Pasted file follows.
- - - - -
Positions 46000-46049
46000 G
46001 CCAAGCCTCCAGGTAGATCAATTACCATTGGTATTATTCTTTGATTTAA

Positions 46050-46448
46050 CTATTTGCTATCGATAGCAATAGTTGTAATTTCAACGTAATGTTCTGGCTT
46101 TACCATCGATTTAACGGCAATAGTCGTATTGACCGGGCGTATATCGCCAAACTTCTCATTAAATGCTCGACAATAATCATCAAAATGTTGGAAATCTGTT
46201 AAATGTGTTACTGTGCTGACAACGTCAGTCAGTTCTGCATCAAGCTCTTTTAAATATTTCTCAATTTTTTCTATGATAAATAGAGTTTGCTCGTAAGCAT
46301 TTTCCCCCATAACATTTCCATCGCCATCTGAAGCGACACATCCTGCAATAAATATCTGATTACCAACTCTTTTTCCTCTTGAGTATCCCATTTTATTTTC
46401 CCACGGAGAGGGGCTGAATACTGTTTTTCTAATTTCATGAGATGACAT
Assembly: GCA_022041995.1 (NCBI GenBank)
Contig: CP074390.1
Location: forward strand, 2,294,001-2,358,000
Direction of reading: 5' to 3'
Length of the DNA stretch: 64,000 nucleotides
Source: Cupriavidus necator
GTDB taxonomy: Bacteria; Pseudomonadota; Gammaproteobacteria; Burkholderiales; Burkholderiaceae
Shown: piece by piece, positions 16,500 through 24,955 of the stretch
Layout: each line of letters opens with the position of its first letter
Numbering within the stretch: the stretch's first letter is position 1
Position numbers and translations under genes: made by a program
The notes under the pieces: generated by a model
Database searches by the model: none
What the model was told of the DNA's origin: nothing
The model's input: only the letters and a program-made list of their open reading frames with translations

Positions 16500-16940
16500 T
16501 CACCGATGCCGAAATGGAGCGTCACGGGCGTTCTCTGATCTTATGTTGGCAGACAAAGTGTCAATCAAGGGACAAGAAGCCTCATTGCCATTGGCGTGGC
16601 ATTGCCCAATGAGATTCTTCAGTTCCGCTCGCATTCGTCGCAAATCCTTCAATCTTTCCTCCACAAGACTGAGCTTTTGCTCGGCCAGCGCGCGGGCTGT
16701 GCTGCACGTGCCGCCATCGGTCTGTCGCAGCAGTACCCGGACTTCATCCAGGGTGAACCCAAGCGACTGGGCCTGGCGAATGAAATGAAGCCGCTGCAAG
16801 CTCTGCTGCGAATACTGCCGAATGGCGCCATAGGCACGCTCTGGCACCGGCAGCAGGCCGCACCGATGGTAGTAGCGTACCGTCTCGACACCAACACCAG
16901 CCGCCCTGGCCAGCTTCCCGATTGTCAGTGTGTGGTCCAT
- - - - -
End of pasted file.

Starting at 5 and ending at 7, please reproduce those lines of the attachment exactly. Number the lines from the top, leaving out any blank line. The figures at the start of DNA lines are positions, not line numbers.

46050 CTATTTGCTATCGATAGCAATAGTTGTAATTTCAACGTAATGTTCTGGCTT
46101 TACCATCGATTTAACGGCAATAGTCGTATTGACCGGGCGTATATCGCCAAACTTCTCATTAAATGCTCGACAATAATCATCAAAATGTTGGAAATCTGTT
46201 AAATGTGTTACTGTGCTGACAACGTCAGTCAGTTCTGCATCAAGCTCTTTTAAATATTTCTCAATTTTTTCTATGATAAATAGAGTTTGCTCGTAAGCAT